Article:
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TV review: Of Tuesday night's 2 new comedies, only one is terrible

TV review: Of Tuesday night's 2 new comedies, only one is terrible

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"Selfie," 7 p.m. Tuesdays on ABC beginning tonight

Two and a half stars (out of four)

"Manhattan Love Story," 7:30 p.m. Tuesdays on ABC beginning tonight

One and a half stars (out of four)

Romantic comedies live or die on chemistry. Do the lead characters have enough to keep us interested for the length of a movie or, much tougher, the duration of a television series?

Two new ABC sitcoms take the chemistry test beginning tonight. Neither is nearly perfect, and both veer into annoying, but one has a little more of the fizz that a chemical reaction creates.

The better show is "Selfie" (7 p.m.), and to see its potential, you'll have to grit your teeth through a lot of painful moments early on. Karen Gillan, almost unrecognizable as companion Amy Pond from the Matt Smith era on "Doctor Who," plays Eliza Dooley, a self-obsessed social media star who measures all worth via online "likes."

Eliza would never realize no one actually likes (rather than "likes") her, until she grossly humiliates herself on an airplane in an incident that instantly goes viral.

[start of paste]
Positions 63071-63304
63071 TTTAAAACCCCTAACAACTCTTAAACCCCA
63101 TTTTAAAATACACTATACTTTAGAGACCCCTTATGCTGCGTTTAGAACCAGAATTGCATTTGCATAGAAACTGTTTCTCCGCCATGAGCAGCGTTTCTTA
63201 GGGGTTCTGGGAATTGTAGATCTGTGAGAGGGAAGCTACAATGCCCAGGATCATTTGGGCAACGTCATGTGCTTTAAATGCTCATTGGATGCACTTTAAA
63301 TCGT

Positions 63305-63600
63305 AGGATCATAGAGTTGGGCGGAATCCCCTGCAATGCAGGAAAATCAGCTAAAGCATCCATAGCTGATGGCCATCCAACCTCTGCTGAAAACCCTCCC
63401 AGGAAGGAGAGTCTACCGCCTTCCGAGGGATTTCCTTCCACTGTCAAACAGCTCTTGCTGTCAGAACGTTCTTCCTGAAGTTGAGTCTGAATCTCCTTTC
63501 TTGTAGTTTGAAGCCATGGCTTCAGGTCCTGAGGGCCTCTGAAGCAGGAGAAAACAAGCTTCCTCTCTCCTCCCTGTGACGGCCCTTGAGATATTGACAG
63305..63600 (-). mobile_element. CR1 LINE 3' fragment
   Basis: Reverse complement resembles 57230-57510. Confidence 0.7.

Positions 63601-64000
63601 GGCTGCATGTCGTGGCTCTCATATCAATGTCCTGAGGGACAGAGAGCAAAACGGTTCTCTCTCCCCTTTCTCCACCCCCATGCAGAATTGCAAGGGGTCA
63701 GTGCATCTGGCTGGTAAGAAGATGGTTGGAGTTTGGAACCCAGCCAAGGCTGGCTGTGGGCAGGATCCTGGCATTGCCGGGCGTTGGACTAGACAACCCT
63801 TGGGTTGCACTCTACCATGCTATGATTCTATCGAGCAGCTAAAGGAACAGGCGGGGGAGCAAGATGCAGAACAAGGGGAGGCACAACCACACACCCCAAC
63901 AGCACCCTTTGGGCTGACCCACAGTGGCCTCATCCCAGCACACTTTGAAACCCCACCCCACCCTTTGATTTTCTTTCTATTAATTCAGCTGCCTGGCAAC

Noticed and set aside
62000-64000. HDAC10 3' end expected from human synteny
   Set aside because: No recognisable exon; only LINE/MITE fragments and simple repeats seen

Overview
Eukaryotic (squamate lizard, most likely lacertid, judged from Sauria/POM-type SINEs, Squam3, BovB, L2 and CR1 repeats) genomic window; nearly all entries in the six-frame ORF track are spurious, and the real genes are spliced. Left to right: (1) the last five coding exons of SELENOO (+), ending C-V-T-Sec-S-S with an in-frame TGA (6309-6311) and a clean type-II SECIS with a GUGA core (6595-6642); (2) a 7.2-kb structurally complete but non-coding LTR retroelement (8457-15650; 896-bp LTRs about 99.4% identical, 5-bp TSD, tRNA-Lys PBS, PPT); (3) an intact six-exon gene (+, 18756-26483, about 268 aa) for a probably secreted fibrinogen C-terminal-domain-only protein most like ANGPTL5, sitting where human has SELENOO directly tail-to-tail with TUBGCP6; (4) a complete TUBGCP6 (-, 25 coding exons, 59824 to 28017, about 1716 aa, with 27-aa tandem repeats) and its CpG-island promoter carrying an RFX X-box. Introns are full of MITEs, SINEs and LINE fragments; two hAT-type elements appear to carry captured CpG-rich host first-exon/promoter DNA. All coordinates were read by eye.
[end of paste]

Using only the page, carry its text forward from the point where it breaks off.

For help in reinventing herself, she turns to stiff-necked marketing specialist Henry Higgins (John Cho), who scorns her but reluctantly accepts the challenge. Chemistry ensues, and thank heavens for that.

Maybe you've recognized "Selfie," from Emily Kapnek ("Suburgatory"), as "My Fair Lady," right down to the characters' names. The theme is eternal, and the potential for ongoing entertainment is there.

I wish the premiere were smarter and more subtle. But I like Gillan (even minus her wonderful Scottish accent) and Cho (in a well-deserved lead role), and I'll tune in again for their chemistry.

On the other hand, the lead characters for whom we're supposed to root in "Manhattan Love Story" (7:30 p.m.) feel as slapped together as people stranded at a speed-dating event.

The convention here is that we hear what they're really thinking, and they aren't thinking anything but battle of the sexes stereotypes. (He wants to sleep with every woman he passes on the street; she wants every handbag.)

He's Peter (Jake McDorman); she's Dana (Analeigh Tipton, a runner-up on "America's Next Top Model"). He's a suave

New Yorker and she's new in town. Their date goes badly, but apparently, they will go out again (remember the title?) and we're expected to join them.

No. No, thanks. No chemistry.

Gail Pennington is the television critic for the St. Louis Post-Dispatch.

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